Nuclear is unique as an energy source.  I say this not because it achieves power by splitting the atom, but because it shares characteristics of both fossil fuel generating electricity sources and renewables.  It provides baseload electricity that relies on an internal fuel source (like coal and natural gas) as opposed to external energy sources (wind and solar), but, like renewables, it does not create greenhouse gases.  As nuclear energy has evolved, it can be argued that it has taken on more of the characteristics of renewables, as discussed below.

A long while back, I wrote an article that referred to nuclear energy as an “extendable.”  The notion at that time was that nuclear could bridge the gap until renewables were able to take over from fossil fuels.  Since that time, several key developments have occurred.  One is that the licensed operating life of reactors has been extended, first to 60 years, then to 80 years, and most recently a goal of 100 years has been announced.  Over the same period, the target for ending reliance on fossil fuels, with the attendant increased use of non-carbon emitting sources, including nuclear energy, has shortened as concerns about climate change have grown.

Another issue that linked nuclear more to fossil fuels than to renewables is the potential for resource exhaustion, and hence the earlier label of “extendable” as renewable implies no resource limitation.  However, the view about uranium resource and overall nuclear fuel availability has changed as well.  We are not likely to run out of nuclear fuel anytime soon, if ever.  Advanced enrichment technology for nuclear fuel is akin to fracking in fossil fuels, extending the life of uranium resources.  Other advances in fuel and reactor technology can be made as well, making future fuel availability less of a concern.

A third and very significant development is that a new generation of reactors is being designed to be smaller, safer, more proliferation proof, easier to operate, and more economic.  These advances allow nuclear power to better integrate with changing energy and environmental needs.  In this regard, smaller nuclear, including microreactors, can be pared with renewables, such as in the Natrium system, to provide ongoing, carbon-free power.  In addition, small and very small reactors (microreactors) can also be developed for special situations, including transportation and mining.  At the same time, larger nuclear units can continue to provide the baseload power that is essential to meeting energy security and climate goals.

There is still another dimension to new nuclear reactors that could prove invaluable in today’s environment.  If one accepts the proposition that climate events, like the recent one in Texas, will get more severe over time, then we will need ways to respond to climate disasters as they emerge over the globe.  On this front, portable microreactors could be transported to areas impacted by climate disasters and provide much needed electrical power grid recovery to prevent even more dire outcomes.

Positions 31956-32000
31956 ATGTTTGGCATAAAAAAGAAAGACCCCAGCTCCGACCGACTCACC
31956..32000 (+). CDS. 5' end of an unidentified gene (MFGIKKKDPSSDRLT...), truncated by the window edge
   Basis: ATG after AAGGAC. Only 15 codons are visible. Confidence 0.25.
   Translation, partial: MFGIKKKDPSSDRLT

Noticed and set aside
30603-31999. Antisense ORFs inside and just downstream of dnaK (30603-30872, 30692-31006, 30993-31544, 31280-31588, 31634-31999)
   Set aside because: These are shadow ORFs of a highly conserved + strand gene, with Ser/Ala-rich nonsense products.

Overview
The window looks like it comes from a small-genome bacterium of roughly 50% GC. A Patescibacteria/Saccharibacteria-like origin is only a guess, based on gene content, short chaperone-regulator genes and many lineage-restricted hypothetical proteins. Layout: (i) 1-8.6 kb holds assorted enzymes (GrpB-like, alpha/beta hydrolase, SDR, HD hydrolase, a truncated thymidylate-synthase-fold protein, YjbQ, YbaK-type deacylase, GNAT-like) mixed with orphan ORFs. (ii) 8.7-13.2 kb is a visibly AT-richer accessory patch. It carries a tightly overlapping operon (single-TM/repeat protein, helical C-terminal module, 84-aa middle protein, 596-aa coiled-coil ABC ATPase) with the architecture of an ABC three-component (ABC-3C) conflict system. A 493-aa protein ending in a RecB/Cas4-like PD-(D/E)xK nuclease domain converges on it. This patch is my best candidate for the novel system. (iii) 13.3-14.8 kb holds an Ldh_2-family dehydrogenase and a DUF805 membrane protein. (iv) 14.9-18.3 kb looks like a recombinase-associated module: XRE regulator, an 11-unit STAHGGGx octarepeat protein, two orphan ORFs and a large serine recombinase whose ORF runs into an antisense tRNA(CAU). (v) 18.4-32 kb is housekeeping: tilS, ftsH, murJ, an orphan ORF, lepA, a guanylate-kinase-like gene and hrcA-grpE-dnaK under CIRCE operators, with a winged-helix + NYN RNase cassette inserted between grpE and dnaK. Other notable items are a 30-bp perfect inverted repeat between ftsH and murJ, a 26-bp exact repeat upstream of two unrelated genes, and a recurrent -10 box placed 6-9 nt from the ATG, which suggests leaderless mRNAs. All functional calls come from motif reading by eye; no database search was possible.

Of course, small and advanced reactors are still in the development stage, and governments have recognized their potential and are providing funding.   The advent of microreactors may expand the potential pool of investors to include mining companies in remote locations and even insurance companies which may look to mitigate their losses in future climate emergencies.  Nuclear energy in general is also gaining more acceptance with respect to its ability to combat climate change, and this recognition should benefit financing as well.

The evolution of nuclear power has not only resulted in the extension of reactor operating lives but is producing a spectrum of reactor sizes and types with advances in safety and operation, allowing nuclear to meet a wider variety of future energy and environmental needs.  Chief among these is the mitigation of carbon and other environmental pollutants.   Moreover, advances in nuclear power have the potential to lessen the impact of climate disasters after they happen by providing emergency electricity supplies.  A key question is the extent to which markets and governments recognize these advances and innovations and are willing to support this evolution.

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Jeff Combs is founder, owner, and Chairman of UxC, LLC (UxC) and is a leading expert in the nuclear fuel market, with over 45 years of experience providing economic analysis and forecasting for the front-end of the nuclear fuel cycle. He has extensive and varied expertise, overseeing UxC market reports, providing strategic consulting to major commercial companies in the nuclear fuel industry, and advising governments and international organizations on market and policy issues. Under his management, UxC has grown to become the world’s pre-eminent nuclear fuel market information and analysis company, issuing reports and publishing prices for all front-end nuclear fuel markets. In 2007, UxC teamed with CME/NYMEX to introduce the world’s first uranium futures contract. That same year UxC began reporting on the backend of the fuel cycle. In 2018, Mr. Combs created the website to advance understanding of peaceful uses of the atom in today’s world. During his career, Mr. Combs has presented papers at a variety of nuclear industry and energy economics conferences throughout the world. In addition, he has had his work published in academic and public policy journals. Mr. Combs earned a bachelor's degree in Economics at the University of Virginia, where he also completed his doctoral course work in economics. He is a charter member of the International Association of Energy Economics and is a member of the American Nuclear Society.